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Spectrum: Autism Research News

Genetics: 2q21.1 variations link autism, attention deficit

by  /  8 June 2012

This article is more than five years old. Autism research — and science in general — is constantly evolving, so older articles may contain information or theories that have been reevaluated since their original publication date.

Click to enlarge image Copy cat: Repeated stretches of DNA on either side of the 2q21.1 genomic region (top and bottom, here) have made it difficult to spot the region in genetic screens.

Researchers have found deletions and duplications of a small piece of chromosome 2 in people with autism, developmental delay, epilepsy or attention deficit hyperactivity disorder (ADHD). The findings appeared 21 May in Human Molecular Genetics1.

A 2008 study linked the same genomic segment, dubbed 2q21.1, to families with a history of ADHD2, but the region did not show up in several larger genetic studies of the disorder. The region is small — about 450 kilobases — and flanked by repetitive stretches of DNA, which makes it difficult to spot in genomic linkage screens.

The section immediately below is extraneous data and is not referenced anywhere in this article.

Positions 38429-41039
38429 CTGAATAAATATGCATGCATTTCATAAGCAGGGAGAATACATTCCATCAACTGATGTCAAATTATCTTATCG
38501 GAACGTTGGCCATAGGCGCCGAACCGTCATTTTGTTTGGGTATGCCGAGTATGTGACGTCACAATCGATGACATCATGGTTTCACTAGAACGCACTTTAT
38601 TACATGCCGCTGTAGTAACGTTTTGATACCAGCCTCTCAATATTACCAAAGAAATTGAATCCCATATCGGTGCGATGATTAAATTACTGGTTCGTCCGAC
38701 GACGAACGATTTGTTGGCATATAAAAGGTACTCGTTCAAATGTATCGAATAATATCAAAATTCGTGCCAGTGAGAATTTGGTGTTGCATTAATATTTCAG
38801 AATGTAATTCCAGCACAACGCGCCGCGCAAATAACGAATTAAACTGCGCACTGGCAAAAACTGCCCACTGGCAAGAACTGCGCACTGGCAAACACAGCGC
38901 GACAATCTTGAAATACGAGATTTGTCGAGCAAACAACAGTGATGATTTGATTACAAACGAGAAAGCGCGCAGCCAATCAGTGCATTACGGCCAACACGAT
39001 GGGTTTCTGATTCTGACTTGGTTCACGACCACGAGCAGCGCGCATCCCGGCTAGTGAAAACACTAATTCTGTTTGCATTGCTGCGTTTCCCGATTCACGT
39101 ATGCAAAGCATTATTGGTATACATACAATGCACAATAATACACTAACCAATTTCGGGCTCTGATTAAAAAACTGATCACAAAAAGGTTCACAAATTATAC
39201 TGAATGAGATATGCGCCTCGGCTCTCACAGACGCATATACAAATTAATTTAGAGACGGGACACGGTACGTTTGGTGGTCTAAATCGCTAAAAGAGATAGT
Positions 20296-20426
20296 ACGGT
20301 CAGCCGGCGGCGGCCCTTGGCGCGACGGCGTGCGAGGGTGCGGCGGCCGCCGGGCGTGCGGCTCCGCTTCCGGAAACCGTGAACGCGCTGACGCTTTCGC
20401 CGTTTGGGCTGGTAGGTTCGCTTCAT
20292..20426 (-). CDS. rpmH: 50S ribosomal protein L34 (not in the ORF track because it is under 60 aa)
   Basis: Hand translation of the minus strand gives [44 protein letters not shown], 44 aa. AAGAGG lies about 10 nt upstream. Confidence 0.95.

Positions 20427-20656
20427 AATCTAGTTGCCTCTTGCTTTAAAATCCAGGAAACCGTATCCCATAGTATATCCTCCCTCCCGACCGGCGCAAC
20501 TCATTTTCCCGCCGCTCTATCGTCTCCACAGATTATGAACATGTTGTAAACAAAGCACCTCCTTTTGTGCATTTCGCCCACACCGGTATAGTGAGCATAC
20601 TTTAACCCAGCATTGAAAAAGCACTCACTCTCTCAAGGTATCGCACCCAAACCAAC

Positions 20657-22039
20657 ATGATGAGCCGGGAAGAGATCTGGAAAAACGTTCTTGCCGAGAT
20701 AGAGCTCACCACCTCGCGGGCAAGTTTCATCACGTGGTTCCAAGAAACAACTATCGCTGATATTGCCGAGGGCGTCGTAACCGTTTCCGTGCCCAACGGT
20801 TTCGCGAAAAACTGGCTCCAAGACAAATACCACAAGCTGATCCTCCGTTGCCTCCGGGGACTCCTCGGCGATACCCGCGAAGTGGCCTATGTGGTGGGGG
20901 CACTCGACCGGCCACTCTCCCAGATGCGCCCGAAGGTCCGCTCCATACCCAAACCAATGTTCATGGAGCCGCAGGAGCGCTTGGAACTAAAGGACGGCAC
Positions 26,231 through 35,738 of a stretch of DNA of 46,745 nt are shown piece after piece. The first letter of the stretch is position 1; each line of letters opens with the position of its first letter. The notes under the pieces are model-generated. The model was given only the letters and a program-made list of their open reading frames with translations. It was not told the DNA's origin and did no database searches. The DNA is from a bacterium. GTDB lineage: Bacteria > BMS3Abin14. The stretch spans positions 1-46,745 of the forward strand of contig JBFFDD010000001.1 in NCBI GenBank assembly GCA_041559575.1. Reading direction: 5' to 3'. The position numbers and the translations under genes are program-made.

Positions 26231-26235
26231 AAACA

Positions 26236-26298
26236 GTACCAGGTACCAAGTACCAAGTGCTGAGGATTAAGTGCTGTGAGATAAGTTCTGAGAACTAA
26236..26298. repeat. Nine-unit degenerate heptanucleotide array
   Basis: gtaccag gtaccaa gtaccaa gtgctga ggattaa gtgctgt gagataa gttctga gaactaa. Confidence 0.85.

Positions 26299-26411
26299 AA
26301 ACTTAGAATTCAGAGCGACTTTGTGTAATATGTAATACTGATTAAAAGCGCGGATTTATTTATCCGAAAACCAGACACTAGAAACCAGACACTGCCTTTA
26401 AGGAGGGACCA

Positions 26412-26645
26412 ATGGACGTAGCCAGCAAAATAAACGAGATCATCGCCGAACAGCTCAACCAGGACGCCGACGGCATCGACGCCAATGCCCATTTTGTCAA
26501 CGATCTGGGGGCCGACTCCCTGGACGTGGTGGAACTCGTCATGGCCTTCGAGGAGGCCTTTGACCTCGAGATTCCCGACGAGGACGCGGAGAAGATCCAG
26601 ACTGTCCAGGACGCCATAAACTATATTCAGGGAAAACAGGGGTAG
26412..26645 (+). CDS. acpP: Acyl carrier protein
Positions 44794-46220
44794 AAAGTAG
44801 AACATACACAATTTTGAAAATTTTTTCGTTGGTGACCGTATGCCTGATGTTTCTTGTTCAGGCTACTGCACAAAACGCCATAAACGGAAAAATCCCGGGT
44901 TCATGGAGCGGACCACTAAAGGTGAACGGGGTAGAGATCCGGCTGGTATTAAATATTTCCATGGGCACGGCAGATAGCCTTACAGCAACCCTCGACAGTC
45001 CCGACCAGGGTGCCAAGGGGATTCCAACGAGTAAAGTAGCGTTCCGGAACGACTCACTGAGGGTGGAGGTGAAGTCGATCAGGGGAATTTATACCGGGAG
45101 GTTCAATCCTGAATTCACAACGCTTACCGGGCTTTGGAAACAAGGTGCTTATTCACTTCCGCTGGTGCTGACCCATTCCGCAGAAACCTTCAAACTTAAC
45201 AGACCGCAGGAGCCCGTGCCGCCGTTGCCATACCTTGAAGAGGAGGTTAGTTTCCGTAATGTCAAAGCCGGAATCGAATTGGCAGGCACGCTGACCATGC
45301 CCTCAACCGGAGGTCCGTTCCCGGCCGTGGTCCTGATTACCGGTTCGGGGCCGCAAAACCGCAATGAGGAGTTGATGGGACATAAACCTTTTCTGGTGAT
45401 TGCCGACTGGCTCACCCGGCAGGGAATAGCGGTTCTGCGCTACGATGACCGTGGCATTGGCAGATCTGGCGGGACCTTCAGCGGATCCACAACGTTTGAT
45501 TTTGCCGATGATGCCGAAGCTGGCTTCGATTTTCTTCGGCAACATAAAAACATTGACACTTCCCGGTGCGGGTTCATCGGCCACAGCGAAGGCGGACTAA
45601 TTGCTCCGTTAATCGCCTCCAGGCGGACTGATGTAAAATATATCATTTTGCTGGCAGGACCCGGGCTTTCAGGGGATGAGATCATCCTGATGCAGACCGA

In the new report, researchers performed chromosomal microarray analysis on 17,035 individuals to pick up small DNA deletions and duplications. They found 2q21.1 deletions in five unrelated children with developmental delay, intellectual disability, ADHD or epilepsy, as well as in one person with aggressive behavior. They did not find the deletion in 13,999 healthy controls screened in other studies.

The team also discovered duplications of the same region in another five unrelated children with autism, developmental delay, seizures or ADHD. Combing through several older studies, the researchers found 1 healthy individual out of 8,912 who carries the duplication.

2q21.1 includes five genes: GPR148, FAM123C, ARHGEF4, FAM168B and PLEKHB2. ARHGEF4 is expressed only in the brain and is known to affect the formation and connectivity of neurons. GPR148 encodes a G-protein-coupled receptor, a protein that helps cells respond to chemical changes outside neurons. Other G-protein-coupled receptors have been linked to fever-triggered seizures, schizophrenia and autism.


1: Dharmadhikari A.V. et al. Hum. Mol. Genet. Epub ahead of print (2012) PubMed

2: Rommelse N.N. et al. Am. J. Hum. Genet. 83, 99-105 (2008) PubMed